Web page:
Monday, December 26, 2011


At My Own Doorstep

Bernd Heinrich, In a Patch of Fireweed: A Biologist's Life in the Field (Cambridge: Harvard University Press, 1984; rpt. 1991), pp. 192-194:
I used to dream of exotic animals in far-off places, the steaming jungles of South America or the plains of East Africa. I still do. But with time I'm discovering more and more excitement at my own doorstep. Much of nature is subtle, and it is difficult to appreciate it if one is used to the grandiose. I doubt that I would have stopped to watch a mere beetle, a bird, or an ant if I had had a toy train to play with when I was young—a train that rumbled and tooted and sped on fast tracks at the touch of a button. I became attuned to spending hours watching a bird just to see what it brought back to the nest, getting pleasure from discovering the subtleties. It is the subtlety of a bird or a carabid or an ant, multiplied a few million times over, that makes the whole. If one is not attuned to the fact of the first subtlety, then all the rest can pass unnoticed also, just as one sees only the train with the loud whistle rumbling past.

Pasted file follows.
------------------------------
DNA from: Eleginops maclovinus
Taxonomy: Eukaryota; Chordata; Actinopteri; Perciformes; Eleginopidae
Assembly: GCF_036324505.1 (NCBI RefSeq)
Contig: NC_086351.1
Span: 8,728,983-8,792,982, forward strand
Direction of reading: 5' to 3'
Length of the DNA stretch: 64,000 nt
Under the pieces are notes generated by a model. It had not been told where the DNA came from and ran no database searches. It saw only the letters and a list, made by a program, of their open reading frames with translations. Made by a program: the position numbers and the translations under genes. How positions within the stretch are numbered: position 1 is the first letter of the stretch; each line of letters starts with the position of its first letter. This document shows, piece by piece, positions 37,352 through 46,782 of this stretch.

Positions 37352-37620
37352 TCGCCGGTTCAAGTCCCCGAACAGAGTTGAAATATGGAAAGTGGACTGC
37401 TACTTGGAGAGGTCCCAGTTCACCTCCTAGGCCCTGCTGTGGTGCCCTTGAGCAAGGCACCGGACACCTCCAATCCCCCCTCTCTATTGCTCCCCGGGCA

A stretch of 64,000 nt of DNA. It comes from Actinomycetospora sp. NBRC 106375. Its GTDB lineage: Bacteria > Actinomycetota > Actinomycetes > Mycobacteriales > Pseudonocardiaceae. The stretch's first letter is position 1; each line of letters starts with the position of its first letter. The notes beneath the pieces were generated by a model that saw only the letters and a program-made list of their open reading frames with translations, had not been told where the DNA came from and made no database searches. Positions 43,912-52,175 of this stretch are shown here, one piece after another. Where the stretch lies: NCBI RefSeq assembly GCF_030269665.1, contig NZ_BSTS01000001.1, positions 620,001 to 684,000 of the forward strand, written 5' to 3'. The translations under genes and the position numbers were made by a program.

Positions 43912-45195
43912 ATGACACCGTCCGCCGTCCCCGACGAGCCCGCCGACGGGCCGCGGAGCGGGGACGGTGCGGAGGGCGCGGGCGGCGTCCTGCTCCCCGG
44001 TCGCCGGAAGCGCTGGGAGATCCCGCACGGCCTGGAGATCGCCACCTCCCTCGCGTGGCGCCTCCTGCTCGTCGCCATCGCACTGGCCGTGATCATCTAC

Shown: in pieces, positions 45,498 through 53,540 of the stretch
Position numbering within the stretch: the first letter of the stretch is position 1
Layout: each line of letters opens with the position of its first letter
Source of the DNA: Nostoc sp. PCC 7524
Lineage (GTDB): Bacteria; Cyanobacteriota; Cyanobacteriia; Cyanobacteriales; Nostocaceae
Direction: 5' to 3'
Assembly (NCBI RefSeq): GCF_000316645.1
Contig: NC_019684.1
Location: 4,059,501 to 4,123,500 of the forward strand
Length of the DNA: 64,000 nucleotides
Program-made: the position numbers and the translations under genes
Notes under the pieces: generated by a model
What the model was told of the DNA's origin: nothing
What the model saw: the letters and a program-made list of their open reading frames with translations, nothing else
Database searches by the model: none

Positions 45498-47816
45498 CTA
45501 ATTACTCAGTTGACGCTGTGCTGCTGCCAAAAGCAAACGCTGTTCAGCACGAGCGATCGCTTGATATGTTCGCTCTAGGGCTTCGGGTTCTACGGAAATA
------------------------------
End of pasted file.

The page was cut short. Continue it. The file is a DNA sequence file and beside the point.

Living on my hill has given me a store of observations and ideas that vary in detail from sightings, like those of the beetles and wasps, to impressions and to qualitative observations, like those of my ants. Any one of them could potentially be expanded into a full-blown research project. Yet the projects I have already done on bees, wasps, and moths show me projects that still need to be done in those areas; the more questions you answer, the more are revealed. "Completed" projects are often jumping-off places for others, and thus you maintain momentum in a certain direction.


Although a number of factors might predispose me to specific projects, I am also open to unforeseen events. Throughout my life so far, I have never been able to predict all of what the next day will bring. Here on my hill there are interesting things all around me. I don't know beforehand what I will see, what ideas I will have, and what ideas and observations of other researchers will make me curious about things I might otherwise take for granted. What I do know is that there is enough here to occupy me a lifetime.
Isaak Levitan, Small Hut in a Meadow

Thanks to my daughter, who gave me Heinrich's book as a Christmas present.

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